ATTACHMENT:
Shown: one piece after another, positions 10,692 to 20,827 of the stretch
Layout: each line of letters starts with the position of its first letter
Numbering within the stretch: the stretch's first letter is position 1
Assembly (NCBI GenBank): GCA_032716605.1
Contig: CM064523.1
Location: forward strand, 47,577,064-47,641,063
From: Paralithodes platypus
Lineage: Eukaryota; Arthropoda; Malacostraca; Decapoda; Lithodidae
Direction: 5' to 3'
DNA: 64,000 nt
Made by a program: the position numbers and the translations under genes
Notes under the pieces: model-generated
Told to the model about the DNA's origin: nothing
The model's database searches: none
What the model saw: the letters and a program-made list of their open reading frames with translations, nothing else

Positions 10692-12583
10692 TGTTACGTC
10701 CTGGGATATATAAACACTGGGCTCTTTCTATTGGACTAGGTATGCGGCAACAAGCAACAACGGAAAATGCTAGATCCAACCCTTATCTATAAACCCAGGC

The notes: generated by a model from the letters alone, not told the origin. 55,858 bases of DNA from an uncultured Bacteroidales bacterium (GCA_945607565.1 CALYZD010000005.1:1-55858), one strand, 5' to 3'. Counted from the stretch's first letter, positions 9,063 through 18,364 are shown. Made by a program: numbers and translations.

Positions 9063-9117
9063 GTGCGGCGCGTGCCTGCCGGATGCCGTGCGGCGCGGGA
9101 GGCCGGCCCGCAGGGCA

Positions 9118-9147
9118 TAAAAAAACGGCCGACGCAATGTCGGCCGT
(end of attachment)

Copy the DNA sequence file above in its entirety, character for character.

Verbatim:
Shown: one piece after another, positions 10,692 to 20,827 of the stretch
Layout: each line of letters starts with the position of its first letter
Numbering within the stretch: the stretch's first letter is position 1
Assembly (NCBI GenBank): GCA_032716605.1
Contig: CM064523.1
Location: forward strand, 47,577,064-47,641,063
From: Paralithodes platypus
Lineage: Eukaryota; Arthropoda; Malacostraca; Decapoda; Lithodidae
Direction: 5' to 3'
DNA: 64,000 nt
Made by a program: the position numbers and the translations under genes
Notes under the pieces: model-generated
Told to the model about the DNA's origin: nothing
The model's database searches: none
What the model saw: the letters and a program-made list of their open reading frames with translations, nothing else

Positions 10692-12583
10692 TGTTACGTC
10701 CTGGGATATATAAACACTGGGCTCTTTCTATTGGACTAGGTATGCGGCAACAAGCAACAACGGAAAATGCTAGATCCAACCCTTATCTATAAACCCAGGC

The notes: generated by a model from the letters alone, not told the origin. 55,858 bases of DNA from an uncultured Bacteroidales bacterium (GCA_945607565.1 CALYZD010000005.1:1-55858), one strand, 5' to 3'. Counted from the stretch's first letter, positions 9,063 through 18,364 are shown. Made by a program: numbers and translations.

Positions 9063-9117
9063 GTGCGGCGCGTGCCTGCCGGATGCCGTGCGGCGCGGGA
9101 GGCCGGCCCGCAGGGCA

Positions 9118-9147
9118 TAAAAAAACGGCCGACGCAATGTCGGCCGT